The general public doesn’t know much about all of this because the math is pretty intense, the software is hard to use, and we have an ingrained cultural prejudice that says all we have to do is come up with numbers of some kind, and–voila!– we have measurement. Nothing could be further from the truth.

My goal in all of this is to figure out how to put tools that work in the hands of the people who need them. You don’t need a PhD in thermodynamics to read a thermometer, so we ought to be able to calibrate similar instruments for other things we want to measure. And the way transparency and accountability demands are converging with economics and technology, I think the time is ripe for new ideas properly presented.

A quick way to see the point is to recognize that fair and just measures have to represent something that adds up the way the numbers do. Numbers don’t just automatically do that. We invest huge resources in crafting good instruments in the natural sciences, but we assume anyone at all can put together a measure using counts of right answers or sums of ratings or percents of the time some event occurs. But none of these are measures. Numbers certainly always add up in the same way, but whether they are meaningful or not is a question that is rarely asked. The numbers we often take as measures of outcomes or results or processes almost never stand for something that adds up the way everyone thinks they do.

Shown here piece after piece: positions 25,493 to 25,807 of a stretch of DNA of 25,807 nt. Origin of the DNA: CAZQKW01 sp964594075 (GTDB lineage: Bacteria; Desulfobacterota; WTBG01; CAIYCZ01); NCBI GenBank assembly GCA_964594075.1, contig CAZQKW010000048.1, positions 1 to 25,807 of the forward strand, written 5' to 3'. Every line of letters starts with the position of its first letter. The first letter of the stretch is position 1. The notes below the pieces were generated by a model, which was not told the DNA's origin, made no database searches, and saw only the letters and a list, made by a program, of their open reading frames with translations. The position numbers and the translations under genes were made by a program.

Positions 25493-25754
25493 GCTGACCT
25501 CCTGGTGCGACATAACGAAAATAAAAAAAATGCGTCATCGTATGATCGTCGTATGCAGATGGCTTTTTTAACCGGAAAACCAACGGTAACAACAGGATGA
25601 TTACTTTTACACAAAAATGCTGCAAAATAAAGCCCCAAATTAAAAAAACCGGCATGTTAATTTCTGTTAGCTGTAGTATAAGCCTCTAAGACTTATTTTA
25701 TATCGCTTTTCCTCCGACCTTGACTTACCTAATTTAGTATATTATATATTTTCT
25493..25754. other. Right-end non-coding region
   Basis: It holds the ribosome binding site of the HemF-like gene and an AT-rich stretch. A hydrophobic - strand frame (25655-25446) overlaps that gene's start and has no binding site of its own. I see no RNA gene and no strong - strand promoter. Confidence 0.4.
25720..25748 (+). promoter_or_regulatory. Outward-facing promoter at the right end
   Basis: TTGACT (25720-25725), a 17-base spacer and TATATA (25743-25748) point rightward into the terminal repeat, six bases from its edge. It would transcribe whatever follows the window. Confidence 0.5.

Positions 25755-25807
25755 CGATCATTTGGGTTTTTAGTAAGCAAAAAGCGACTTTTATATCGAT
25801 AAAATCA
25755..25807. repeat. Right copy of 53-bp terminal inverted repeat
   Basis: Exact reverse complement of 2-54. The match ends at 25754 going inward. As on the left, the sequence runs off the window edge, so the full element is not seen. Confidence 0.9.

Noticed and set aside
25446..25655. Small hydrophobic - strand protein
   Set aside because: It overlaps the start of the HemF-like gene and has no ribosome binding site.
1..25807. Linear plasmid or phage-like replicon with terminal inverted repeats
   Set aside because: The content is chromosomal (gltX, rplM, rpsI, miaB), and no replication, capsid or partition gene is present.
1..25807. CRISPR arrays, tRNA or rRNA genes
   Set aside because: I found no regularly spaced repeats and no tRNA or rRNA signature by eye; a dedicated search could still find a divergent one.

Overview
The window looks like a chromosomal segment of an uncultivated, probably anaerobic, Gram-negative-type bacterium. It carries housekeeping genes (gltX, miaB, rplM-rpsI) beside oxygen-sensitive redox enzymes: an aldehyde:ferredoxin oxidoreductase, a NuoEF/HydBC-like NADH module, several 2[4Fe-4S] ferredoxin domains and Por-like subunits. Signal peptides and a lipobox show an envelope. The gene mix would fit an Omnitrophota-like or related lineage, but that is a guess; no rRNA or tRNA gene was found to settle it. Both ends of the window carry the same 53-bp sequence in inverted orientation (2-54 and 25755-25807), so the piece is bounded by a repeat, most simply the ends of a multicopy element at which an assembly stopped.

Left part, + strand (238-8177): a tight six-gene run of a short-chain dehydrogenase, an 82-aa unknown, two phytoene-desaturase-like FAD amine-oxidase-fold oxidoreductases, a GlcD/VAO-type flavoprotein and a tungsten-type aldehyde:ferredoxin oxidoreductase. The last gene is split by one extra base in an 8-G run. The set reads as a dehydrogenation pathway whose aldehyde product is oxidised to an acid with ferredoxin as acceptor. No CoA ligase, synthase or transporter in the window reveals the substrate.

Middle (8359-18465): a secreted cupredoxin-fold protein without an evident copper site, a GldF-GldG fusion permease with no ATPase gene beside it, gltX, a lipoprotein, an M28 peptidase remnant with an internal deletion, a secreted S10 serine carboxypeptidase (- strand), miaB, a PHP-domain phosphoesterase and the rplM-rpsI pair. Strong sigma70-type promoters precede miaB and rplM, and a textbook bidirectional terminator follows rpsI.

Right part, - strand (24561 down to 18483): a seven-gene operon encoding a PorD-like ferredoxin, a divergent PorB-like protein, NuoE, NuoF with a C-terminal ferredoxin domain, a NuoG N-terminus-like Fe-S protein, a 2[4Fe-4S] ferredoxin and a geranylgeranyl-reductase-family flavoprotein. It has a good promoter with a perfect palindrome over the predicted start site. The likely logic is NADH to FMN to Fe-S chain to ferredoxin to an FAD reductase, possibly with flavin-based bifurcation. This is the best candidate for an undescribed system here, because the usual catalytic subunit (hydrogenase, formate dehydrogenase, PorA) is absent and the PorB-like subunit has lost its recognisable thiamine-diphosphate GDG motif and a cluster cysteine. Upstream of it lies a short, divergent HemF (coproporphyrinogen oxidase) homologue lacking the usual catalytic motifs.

So, yes, I know we need metrics that are manageable, understandable, and relevant. And I know how quickly people’s eyes glaze over in face of what they think are irrelevant technicalities. But eyes also tend to glaze over when something unexpected and completely different is offered. True originality is not easily categorized or recognized for what it is. And when something is fundamentally different from what people are used to, it can be rejected just because it is more trouble to to make the transition to a new system than it is to remain with the existing system, no matter how dysfunctional it is.

And boy is the current way of developing and deploying business metrics dysfunctional! Do you know that the difference between 1 percent and 2 percent can represent 4-8 times the difference between 49 percent and 50 percent? Did you know that sometimes a 15% difference can stand for as much as or even a lot more than a 39% difference? Did you know that three markedly different percentage values—differences that vary by more than a standard error or even five—might actually stand for the same measured amount?